THE NUMBERS 2.5 million Number of Americans affected by epilepsy and seizures 18 million Number of people in the U.S. that have obstructive sleep apnea 40,000 Approximate number of people in the U.S. who experience Bell's palsy each year 10% Percentage of the American population that will experience a seizure in their lifetime 2 Number of times sleep apnea is more common in men than women 181,000 Number of new cases of epilepsy are diagnosed each year. Between 20 and 40 Age of most people when they experience their first symptoms of multiple sclerosis 3% Percentage of Americans who will develop epilepsy by age 75

Sources: Epilepsy Foundation,, National Institute of Neurological Disorders and Strokes


Surviving Residency

Sept/Oct 2005


Don't Wait for Your Annual Review Evaluate Your Job Performance Today!

or fW yo lit or W k b Ha k




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Question One...Does the resident demonstrate a knowledge-base appropriate for his/her year group? Question Two...Does the resident exhibit the surgical skill appropriate for his/her year group? Whether you are a seasoned senior resident or an inexperienced intern, the thought of performance evaluations at the end of the year can cause a little anxiety. Why feel anxious? Taking the time to assess your own job performance not only reduces the chance that you will be surprised by feedback you receive, but, if you do it early enough, also gives you the opportunity to improve your weaknesses and refine your strengths before evaluation day. The first step, in a self-review, is to understand the criteria in which you will be evaluated. While most evaluations ask assessors to judge a resident's knowledge-base, skill set, interaction with patients (when applicable), and professionalism, it is best to know the specific criteria and questions that will be asked. If you did not receive a copy of the evaluation form at orientation, ask your program coordinator for a copy. Also, keep in mind, that programs often change the evaluation process from time-to-time so you want to make sure that you know of changes to the process for the current year. John Putzier, author of "Get Weird! 101 Ways to Make Your Company a Great Place to Work" suggests starting your assessment by mapping out your strengths and weak-

nesses. Simply draw a line down the center of the page, put a plus sign and a minus sign in each column and get to work. This birds-eye view of how you stack-up is helpful in identifying the areas where you need more development. When you have these weaknesses identified, outline a strategy and action plan with timelines on how to improve in these areas. Putzier then advises that you think outside of yourself. Put yourself in the shoes of the attendings, other residents, hospital staff, and especially, your patients. What type of "customer service" are you providing these groups and is it meeting their needs and expectations? In your assessment, it is important to understand not only the needs but also the priorities of those whom you work with and patients that you treat to ensure that you are focusing your efforts in the areas where they are meeting the greatest need. Another important aspect of your self-evaluation is to assess how you are managing your long-range career plans. Are you devoting time to efforts that will help your post-residency career goals? Are you building and nurturing your network? Start working on the knowledge, skills, and contacts that will assist you in reaching your long-term goals, as well as those needed for your current level of training. Dr. Beverly Kaye, CEO of Career Systems International and co-author of "Love It, Don't Leave It: 26 Ways to Get What You Want for Work" recommends that you regularly conduct a self-evaluation. Not only do these assessments act as a bridge to better self-understanding, but they also give you insight into how you can be a better doctor for both your patients and coworkers--without being "on the record."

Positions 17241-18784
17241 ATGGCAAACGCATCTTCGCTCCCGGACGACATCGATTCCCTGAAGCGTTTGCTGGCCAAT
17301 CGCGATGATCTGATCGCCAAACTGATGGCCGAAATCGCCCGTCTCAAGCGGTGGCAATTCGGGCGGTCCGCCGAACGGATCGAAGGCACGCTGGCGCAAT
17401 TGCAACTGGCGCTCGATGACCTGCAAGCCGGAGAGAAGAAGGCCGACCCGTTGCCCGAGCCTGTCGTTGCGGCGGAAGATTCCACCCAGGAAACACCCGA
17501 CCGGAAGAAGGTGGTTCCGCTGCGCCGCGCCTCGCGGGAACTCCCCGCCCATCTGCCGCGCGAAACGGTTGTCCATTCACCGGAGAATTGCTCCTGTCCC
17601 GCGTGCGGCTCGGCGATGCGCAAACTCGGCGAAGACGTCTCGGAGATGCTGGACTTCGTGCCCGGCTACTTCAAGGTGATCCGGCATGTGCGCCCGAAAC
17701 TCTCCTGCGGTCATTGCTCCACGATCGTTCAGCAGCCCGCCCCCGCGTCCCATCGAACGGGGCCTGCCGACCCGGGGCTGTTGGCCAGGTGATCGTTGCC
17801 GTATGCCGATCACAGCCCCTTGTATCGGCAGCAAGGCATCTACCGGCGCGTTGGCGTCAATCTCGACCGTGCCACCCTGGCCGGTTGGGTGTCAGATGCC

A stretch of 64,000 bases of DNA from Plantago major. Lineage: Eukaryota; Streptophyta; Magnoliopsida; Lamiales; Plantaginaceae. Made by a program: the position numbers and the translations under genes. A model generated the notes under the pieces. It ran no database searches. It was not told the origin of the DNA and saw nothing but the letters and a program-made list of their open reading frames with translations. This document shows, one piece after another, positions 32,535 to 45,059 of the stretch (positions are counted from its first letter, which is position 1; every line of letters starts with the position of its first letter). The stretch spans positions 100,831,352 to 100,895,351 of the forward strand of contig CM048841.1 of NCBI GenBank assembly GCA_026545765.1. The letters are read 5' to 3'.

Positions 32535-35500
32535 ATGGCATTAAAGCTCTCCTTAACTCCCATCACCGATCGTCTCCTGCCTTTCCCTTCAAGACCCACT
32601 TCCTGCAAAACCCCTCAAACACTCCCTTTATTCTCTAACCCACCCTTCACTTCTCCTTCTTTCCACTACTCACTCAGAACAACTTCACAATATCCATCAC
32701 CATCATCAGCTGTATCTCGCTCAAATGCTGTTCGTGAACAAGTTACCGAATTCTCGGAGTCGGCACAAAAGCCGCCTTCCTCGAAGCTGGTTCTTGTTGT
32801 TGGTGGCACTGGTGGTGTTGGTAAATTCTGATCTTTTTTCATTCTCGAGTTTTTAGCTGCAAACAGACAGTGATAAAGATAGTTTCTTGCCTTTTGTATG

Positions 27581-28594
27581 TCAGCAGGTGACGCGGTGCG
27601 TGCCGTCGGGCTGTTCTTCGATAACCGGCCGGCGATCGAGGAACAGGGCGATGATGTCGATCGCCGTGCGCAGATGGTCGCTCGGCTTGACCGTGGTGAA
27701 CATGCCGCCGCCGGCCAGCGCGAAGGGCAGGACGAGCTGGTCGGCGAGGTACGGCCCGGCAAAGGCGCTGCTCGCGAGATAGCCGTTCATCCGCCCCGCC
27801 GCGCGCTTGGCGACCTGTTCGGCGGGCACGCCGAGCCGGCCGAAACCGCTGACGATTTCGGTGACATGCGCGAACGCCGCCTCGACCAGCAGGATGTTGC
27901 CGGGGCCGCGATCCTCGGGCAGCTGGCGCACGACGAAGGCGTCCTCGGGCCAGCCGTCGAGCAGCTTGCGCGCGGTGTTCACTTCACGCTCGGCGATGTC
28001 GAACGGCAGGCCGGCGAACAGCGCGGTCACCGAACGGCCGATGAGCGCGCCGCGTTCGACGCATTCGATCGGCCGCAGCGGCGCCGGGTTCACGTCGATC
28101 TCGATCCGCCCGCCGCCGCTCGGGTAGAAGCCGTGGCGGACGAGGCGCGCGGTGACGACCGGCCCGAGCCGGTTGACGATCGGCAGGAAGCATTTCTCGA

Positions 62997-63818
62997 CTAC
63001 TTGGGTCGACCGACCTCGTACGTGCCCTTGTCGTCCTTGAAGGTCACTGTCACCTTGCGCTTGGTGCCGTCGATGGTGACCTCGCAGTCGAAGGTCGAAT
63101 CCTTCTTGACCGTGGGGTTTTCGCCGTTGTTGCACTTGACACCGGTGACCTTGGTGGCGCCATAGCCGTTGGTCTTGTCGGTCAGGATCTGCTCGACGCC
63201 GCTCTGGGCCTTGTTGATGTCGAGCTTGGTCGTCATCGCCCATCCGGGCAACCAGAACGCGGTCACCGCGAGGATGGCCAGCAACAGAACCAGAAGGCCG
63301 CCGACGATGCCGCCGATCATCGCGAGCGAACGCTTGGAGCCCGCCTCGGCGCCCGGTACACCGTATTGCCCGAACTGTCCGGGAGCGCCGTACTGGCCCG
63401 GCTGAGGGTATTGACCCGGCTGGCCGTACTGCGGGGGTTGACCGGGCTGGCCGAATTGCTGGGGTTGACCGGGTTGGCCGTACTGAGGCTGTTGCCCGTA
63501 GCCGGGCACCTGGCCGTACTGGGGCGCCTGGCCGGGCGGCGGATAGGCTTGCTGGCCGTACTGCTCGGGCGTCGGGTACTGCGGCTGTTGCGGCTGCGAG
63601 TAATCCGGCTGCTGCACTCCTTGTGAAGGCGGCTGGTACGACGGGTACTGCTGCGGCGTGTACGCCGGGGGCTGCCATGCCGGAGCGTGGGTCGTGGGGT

Job Performance Factors to Evaluate Quality and Quantity of Work Work Habits Patient Interaction Communication Skills Co-worker Relationships Dependability (Reliability/Consistency) Conduct and Disposition (Attitude) Adaptability/Flexibility Initiative

Sept/Oct 2005

Surviving Residency



Computer Performance Tips by David Mahler

Here are the most effective steps you can take in order to increase the performance of your computer and enhance your computing experience.

More Memory (RAM)


For many, the thought of autumn conjures up images of football, tailgates, school, and homework. Another fall ritual is the leaves of trees changing from green to earth-toned hues of yellow, orange, red, and brown. Taking a scenic drive or hike to observe this autumn spectacle is a great quick trip. On a budget? Just take a day to explore the surrounding area. However, if you have a little money to spend, many New England b&bs and inns offer weekend packages for leaf watchers.

If your computer has less then 256 MB of memory you may want to consider adding more. If you don't know how much memory you have: right click my computer, go to properties and look towards the bottom of the dialog box. Memory is where the computer stores open files or programs in order to give the processor quick access. To put it simply, more memory means more speed and stability. You can buy memory online or visit your local Best Buy where they can install it for you if you don't feel comfortable doing it yourself.